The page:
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J Korean Neurosurg Soc 47 : 107-111, 2010
Axial Neck Pain after Cervical Laminoplasty Chul Bum Cho, M.D., Chung Kee Chough, M.D., Jong Yang Oh, M.D., Hae Kwan Park, M.D., Kyung Jin Lee, M.D., Hyoung Kyun Rha, M.D. Catholic Neuroscience Center, Department of Neurosurgery, St. Mary’s Hospital, The Catholic University College of Medicine, Seoul, Korea
Objective : It has been demonstrated that cervical laminoplasty is an effective and safe method of treating multi-level cervical spondylotic myelopathy and ossification of the posterior longitudinal ligament. However, recent reports have suggested that axial neck pain is frequently encountered after cervical laminoplasty. The aim of the present study was to determine clinical significance of the C7 spinous process on axial neck pain after cervical laminoplasty. Methods : A total of 31 consecutive patients that underwent cervical laminoplasty between March 2002 and December 2008 were reviewed. The authors evaluated and compared axial neck pain and lordotic angle in patients that underwent C7 spinous process preserving surgery (group 1, n = 16) and in patients in which the C7 spinous process was sacrificed (group 2, n = 15). Results : Severe or moderate early axial pain occurred in 56.2% of patients in group 1 and in 86.6% in group 2. Severe or moderate late axial pain occurred in 12.5% in group 1 and in 73.3% in group 2. Eighty-Six percent of patients in group 2 and 43% in group 1 experienced aggravation of their axial neck pain during the early postoperative period. Aggravation of axial neck pain during early postoperative period was less common in group 1 but not statistically significant (p = 0.073). Sixty-six percent of patients in group 2 and 12% in group 1 had aggravated axial neck pain at late postoperative period and aggravation of late axial neck pain was significantly less common in group 1 (p = 0.002). Conclusion : The present study demonstrates that C7 spinous process preserving laminoplasty decreases the incidence of aggravated axial neck pain after cervical laminoplasty. KEY WORDS : Cervical laminoplasty ˙ Axial neck pain ˙ C7 spinous process.
INTRODUCTION Cervical laminoplasty was first described by Hirabayashi et al.7) as a means of avoiding the delayed sequelae of laminectomy without fusion, and has since been used to treat a variety of lesions, such as, cervical ossification of the posterior longitudinal ligament and cervical spondylotic myelopathy. Furthermore, in East Asia, cervical laminoplasty is increasingly replacing cervical laminectomy with instrumented fusion because of the longer operative times, the higher incidence of more blood loss, pseudoarthrosis and the greater costs of spinal instrumentation, especially in elderly patients. Moreover, cervical laminoplasty is considered to be relatively safe and to present a low complication risk6,13). In terms of range of laminoplasty, C3-C7 laminoplasty is • Received : July 24, 2009 • Revised : November 20, 2009 • Accepted : December 29, 2009 • Address for reprints : Chung Kee Chough, M.D. Catholic Neuroscience Center, Department of Neurosurgery, St. Mary’s Hospital, The Catholic University of Korea College of Medicine, 62 Yeouido-dong, Yeongdeungpo-gu, Seoul 150-713, Korea Tel : +82-2-3779-1187, Fax : +82-2-786-5809 E-mail : [email protected]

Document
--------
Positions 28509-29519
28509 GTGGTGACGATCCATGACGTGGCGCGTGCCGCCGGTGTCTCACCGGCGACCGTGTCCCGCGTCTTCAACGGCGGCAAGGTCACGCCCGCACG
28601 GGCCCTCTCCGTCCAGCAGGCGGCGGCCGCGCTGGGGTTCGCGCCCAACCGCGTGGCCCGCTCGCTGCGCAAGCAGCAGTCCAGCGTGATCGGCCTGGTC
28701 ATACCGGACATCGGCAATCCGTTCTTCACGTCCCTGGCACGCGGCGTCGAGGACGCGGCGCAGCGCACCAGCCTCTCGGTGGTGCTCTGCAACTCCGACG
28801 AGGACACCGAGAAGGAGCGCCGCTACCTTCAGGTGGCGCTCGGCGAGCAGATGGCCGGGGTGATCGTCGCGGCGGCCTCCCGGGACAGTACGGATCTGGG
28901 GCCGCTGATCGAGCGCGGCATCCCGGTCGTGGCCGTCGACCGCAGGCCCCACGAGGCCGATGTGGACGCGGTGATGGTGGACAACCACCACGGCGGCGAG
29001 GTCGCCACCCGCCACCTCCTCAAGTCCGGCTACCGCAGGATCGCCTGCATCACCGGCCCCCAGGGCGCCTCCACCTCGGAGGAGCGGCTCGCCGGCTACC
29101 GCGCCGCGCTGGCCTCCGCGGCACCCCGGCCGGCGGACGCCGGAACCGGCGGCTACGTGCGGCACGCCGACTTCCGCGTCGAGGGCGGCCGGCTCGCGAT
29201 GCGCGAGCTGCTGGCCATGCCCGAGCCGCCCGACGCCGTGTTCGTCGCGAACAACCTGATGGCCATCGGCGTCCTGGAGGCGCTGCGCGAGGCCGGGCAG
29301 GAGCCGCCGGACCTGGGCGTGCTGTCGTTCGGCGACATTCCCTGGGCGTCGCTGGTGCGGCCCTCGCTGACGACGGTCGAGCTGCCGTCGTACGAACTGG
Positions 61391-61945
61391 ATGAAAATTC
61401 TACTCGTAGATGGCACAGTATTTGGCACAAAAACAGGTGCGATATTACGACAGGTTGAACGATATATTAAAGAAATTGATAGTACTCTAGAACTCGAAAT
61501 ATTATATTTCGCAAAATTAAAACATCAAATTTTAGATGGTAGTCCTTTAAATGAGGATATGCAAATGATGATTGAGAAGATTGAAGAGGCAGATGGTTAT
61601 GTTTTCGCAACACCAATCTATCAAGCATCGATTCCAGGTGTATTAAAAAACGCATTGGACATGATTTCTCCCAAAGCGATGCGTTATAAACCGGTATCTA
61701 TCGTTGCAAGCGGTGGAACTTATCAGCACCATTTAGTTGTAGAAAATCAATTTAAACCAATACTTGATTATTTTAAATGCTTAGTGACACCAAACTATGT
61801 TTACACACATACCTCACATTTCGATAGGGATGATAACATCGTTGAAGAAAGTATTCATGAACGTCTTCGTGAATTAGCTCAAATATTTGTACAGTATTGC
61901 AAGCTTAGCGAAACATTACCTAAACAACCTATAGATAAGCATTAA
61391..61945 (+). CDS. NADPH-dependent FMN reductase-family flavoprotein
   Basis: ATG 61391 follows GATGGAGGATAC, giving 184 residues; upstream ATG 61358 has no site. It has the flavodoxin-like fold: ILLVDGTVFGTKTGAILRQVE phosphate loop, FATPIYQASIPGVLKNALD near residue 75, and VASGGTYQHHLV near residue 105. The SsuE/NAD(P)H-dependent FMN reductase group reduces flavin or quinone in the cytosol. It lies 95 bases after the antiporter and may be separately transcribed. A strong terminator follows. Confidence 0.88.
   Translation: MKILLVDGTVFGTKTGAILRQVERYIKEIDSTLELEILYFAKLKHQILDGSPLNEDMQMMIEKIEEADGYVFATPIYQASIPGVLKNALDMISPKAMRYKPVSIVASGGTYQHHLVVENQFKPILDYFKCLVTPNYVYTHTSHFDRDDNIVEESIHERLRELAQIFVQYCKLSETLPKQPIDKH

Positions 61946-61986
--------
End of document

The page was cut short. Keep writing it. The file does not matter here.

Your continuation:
performed based on the concept of providing extensive posterior decompression8). Nevertheless, it has been reported that axial symptoms, such as pain and stiffness, are common complaints after cervical laminoplasty10,34). Axial pain after cervical laminoplasty has been reported to be due to neck muscle disruption, especially because of detachments of muscle insertions to the C2 or C7 spinous processes, or deep extensor muscles12,30,31). Pal and Routal27) demonstrated that the C7 lamina plays a critical role in maintaining the stability of the cervical spine. The incidence of axial symptoms has been reported to be as great as 30-60% in patients that have undergone laminoplasty10,17). We have performed C3-6 laminoplasty on most patients with compression myelopathy since 2002, excepting patients with cord compression at C6-7 or a lower level. The purpose of this study was to investigate axial neck pain after C7 preserving and non-preserving laminoplasty. MATERIALS AND METHODS Thirty-one patients who underwent laminoplasty for cervical myelopathy between January 2002 and December
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2008 and with a minimum follow-up of 6 months after surgery were enrolled in this retrospective study. The main indication for surgery were evidence of myelopathy by physical examination with spinal cord compression by computed tomography (CT) or magnetic resonance imaging. During physical examinations, patients complained of numbness of the extremities, clumsy hands and difficulty of walking. Operative technique